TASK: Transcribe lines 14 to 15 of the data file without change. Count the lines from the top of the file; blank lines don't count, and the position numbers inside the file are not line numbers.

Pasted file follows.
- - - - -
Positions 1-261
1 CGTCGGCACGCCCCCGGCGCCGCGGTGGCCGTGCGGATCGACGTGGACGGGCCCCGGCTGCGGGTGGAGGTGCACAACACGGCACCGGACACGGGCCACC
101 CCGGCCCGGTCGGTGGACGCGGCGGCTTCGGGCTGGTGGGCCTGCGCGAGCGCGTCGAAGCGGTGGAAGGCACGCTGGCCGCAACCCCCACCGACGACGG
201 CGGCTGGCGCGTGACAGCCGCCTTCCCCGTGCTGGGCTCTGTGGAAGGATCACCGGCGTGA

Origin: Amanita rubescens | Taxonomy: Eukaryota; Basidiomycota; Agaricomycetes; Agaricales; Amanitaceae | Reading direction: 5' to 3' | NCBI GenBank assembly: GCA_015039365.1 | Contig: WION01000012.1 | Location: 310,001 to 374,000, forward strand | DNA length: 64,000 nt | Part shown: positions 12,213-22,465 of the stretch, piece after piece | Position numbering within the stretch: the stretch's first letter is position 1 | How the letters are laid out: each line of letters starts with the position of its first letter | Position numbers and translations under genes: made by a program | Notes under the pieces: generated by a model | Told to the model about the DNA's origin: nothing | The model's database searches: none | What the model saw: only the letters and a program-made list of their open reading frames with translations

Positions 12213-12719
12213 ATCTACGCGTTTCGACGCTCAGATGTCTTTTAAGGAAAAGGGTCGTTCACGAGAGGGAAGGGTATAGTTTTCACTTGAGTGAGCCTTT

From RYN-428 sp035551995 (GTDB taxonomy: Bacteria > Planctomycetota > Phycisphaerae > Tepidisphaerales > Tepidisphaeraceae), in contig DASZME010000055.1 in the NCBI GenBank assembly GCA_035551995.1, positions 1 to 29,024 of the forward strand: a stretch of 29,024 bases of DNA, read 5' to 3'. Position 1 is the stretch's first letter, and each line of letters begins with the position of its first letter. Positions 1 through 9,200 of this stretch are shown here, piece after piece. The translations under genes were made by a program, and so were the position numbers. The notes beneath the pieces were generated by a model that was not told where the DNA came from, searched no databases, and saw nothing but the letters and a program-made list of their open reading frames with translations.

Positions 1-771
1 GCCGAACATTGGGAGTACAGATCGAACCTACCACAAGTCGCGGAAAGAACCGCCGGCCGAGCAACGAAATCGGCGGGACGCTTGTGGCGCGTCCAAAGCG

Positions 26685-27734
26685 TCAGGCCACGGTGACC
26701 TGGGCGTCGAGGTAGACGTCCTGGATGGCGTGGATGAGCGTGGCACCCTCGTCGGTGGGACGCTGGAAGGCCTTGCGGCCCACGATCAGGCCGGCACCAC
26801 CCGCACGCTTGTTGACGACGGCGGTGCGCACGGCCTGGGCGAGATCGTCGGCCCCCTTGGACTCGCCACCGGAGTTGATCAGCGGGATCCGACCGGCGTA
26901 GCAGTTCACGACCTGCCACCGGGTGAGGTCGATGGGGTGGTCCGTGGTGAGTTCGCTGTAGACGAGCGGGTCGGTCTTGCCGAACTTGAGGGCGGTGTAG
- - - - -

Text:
26801 CCGCACGCTTGTTGACGACGGCGGTGCGCACGGCCTGGGCGAGATCGTCGGCCCCCTTGGACTCGCCACCGGAGTTGATCAGCGGGATCCGACCGGCGTA
26901 GCAGTTCACGACCTGCCACCGGGTGAGGTCGATGGGGTGGTCCGTGGTGAGTTCGCTGTAGACGAGCGGGTCGGTCTTGCCGAACTTGAGGGCGGTGTAG